David Broyles Staff Reporter
October 10, 2013
Discussion during Tuesday’s regular board meeting of the Mount Airy Downtown and Downtown Business Association centered on Autumn Leaves Festival use for a newly completed public parking lot on Virginia Street and on a Fiddle Crawl fundraiser.
Mount Airy Public Services Director Jeff Boyles told the group the total costs for the parking lot project were about $92,000. Group President Ted Ashby asked the board for direction on whether the lot should remain as free parking for the festival or if a parking fee would be charged with the proceeds going to MAD.
“Because I haven’t received any strong indication from the board towards letting one group getting to use the lot we have some options,” said Ashby. Board member John Collins suggested keeping the parking free for the festival to keep with the city’s image of being a friendly city. Downtown Business Association President Phil Marsh agreed with Collins and said vendors usually filled up the lots first during the festival. The lot, located on Virginia Street just off North Main Street to the rear of Leon’s Burger Express, contains about 50 spaces.
Ashby told the group MAD would form a committee to develop an agreement with the city outlining the use and reserve use of the lot and the motion was passed for parking in the new lot to be free during the festival.
Main Street Coordinator Lizzie Morrison gave the financial report for the group and reported a balance of $25,867.52. Marsh also gave an update on Downtown Business Association activities for Halloween and the annual Christmas Parade.
Morrison a Downtown Mount Airy Community Economic Vision Forum had been set for Nov. 19 at the Mount Airy Museum of Regional History from 6:30 to 9 p.m. It’s goal is to provide residents, business owners, property owners and community leaders an opportunity to participate in shaping long-range plans for the central business district.
Morrison said she hopes participants will write a vision statement for the next five years for downtown. She recently became coordinator as part of Mount Airy rejoining of the North Carolina Main Street Program after about a 20-year absence, as a way to help ensure the long-term viability the downtown area.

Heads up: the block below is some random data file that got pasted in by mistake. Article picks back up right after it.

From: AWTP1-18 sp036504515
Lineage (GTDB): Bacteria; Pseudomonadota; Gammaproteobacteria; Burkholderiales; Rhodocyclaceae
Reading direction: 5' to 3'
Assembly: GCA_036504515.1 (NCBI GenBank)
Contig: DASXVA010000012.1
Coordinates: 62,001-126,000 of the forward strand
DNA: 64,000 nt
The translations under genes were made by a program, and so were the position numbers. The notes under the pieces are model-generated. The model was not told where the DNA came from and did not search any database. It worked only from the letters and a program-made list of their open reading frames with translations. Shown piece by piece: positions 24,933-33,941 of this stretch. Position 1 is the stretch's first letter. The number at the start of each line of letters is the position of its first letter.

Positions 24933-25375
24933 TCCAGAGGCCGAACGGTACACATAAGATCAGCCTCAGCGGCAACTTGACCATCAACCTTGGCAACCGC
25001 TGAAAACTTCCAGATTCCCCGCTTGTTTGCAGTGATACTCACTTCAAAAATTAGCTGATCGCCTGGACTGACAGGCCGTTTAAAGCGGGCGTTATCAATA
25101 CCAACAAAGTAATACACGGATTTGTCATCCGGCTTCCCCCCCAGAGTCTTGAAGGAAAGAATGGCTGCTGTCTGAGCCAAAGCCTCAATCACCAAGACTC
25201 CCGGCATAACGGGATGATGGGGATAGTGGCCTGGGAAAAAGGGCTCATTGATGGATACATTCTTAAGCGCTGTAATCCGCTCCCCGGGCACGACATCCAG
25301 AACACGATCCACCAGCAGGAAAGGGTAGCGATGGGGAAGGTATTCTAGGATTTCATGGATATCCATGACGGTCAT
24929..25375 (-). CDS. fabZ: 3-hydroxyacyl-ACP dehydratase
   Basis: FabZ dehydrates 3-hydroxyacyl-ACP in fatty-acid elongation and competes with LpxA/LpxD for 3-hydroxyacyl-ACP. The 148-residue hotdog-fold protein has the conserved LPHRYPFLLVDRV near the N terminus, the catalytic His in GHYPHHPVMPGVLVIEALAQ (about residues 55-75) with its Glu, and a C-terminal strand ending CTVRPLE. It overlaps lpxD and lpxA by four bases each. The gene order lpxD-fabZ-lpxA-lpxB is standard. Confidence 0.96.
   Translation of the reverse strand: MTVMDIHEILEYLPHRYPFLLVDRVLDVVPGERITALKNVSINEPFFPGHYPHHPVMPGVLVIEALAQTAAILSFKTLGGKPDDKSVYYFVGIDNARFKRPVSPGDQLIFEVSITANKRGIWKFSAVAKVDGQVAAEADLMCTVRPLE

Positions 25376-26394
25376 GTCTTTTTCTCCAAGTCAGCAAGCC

She presented the group with a listing of possible participants, 36 of which will be asked to take eight photos of things they like, as part of a “Picture Downtown” portion of the meeting. Morrison told the board they are also proposing art walks on Dec. 7 and April 12.
Morrison briefly described the Fiddle Crawl as a public art event and fundraiser which will feature larger than life, three dimensional fiberglass fiddle sculptures. The fiddles will be decorated and embellished by local artists and will be placed in key downtown locations for a five-month public art exhibit.
The fiddles will be revealed in the spring and an auction to sell them, which is the fundraiser portion of the project, will take place in the fall. She said fiddles were chosen because of Mount Airy’s ties to old-time and bluegrass music. She said the sculptures will be around four feet tall and supported by a base about one foot in height. The cost of each fiddle is underwritten by a patron business, individual, or organization.
She said the artists will be encouraged to have the artwork give each sculpture its own unique story. The crawl part of the title comes from the trail connecting the sculptures at their various locations which can be walked by admirers.
Reach David Broyles at email@example.com or 336-719-1952.